Somewhere between 20 and 60 percent of adults could contract the virus, and about a fifth of the people who get COVID-19 could need to be hospitalized, according to officials at the Harvard Global Health Institute.

Still, health officials have voiced concerns that the spread of the virus could mean more significant numbers of people will need medical care. If that happens, hospitals will not be able to deal with a higher volume of patient care. The term flattening the curve refers to fewer people contracting the virus and having less of an impact on the state’s healthcare system.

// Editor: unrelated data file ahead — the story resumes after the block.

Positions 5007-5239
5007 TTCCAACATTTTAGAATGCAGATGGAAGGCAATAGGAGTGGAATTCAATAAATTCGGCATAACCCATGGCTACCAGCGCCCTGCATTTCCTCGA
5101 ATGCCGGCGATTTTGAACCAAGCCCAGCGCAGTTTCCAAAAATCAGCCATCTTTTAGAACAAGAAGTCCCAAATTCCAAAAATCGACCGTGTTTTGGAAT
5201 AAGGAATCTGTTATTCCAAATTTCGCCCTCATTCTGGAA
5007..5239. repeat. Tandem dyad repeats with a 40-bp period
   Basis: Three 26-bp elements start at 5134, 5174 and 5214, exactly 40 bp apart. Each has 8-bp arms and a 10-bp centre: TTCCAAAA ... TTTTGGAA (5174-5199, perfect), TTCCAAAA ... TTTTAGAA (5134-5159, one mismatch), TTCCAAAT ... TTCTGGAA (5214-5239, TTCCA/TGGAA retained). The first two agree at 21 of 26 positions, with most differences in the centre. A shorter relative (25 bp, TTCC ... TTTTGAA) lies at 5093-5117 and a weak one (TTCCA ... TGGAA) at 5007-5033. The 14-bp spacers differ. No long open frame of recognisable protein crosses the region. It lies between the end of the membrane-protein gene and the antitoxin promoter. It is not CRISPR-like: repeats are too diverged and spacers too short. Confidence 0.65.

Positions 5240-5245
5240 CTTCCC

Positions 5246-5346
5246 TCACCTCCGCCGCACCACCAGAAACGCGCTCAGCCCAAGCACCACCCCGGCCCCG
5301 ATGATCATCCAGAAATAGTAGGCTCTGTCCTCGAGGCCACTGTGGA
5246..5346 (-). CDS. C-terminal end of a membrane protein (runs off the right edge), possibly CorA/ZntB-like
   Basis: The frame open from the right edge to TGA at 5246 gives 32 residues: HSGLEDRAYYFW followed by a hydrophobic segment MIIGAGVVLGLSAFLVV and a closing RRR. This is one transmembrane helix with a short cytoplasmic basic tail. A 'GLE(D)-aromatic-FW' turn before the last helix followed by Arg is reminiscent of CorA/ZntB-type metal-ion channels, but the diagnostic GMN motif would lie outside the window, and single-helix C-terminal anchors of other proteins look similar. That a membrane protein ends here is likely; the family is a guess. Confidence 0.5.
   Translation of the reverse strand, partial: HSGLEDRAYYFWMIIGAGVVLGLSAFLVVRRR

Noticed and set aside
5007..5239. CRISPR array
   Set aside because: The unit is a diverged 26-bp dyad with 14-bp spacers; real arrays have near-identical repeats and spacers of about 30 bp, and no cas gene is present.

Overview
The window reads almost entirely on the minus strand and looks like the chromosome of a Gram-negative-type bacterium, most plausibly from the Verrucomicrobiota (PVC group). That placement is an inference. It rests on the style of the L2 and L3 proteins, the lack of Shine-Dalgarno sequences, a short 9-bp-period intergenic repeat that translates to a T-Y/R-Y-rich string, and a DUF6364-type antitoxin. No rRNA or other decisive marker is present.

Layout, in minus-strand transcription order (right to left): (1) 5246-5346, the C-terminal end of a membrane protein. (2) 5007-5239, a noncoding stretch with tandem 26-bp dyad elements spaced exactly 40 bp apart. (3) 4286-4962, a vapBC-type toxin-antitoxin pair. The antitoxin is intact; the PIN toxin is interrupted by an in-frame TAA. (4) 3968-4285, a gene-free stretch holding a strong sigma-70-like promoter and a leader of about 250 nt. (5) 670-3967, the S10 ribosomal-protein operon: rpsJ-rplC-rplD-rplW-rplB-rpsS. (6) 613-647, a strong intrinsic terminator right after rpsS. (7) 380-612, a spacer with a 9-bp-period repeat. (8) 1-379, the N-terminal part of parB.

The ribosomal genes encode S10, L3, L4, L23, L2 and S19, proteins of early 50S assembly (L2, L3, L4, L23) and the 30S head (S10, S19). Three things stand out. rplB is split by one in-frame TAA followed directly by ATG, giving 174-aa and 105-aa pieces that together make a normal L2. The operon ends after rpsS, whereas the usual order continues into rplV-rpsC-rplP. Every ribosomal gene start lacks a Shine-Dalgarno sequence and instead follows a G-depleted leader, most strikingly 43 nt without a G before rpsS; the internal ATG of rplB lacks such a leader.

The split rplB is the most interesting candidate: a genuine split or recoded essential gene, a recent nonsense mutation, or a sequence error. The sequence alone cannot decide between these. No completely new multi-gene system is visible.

There is no timeline for when each phase would begin. But the criteria to move into the first phase is based on White House guidelines — namely, a decrease in people showing COVID19 symptoms and testing positive for 14 consecutive days, as well as “robust testing programs for at-risk healthcare workers.”

A press release announcing the plan said Wisconsin has not yet met those criteria.

Evers calls for more COVID-19 testing

Gov. Tony Evers said testing would be a crucial part of the Badger Bounce Back plan, and that the state now has a goal to test 12,000 people every day — almost ten times as many as having been tested daily to this point.

State Republicans criticized Evers for not having a plan to reopen the state after he extended the Safer at Home order through May 26. House Speaker Robin Vos (R-Rochester) took issue with Evers’ plan to hire 10,000 new contract tracers.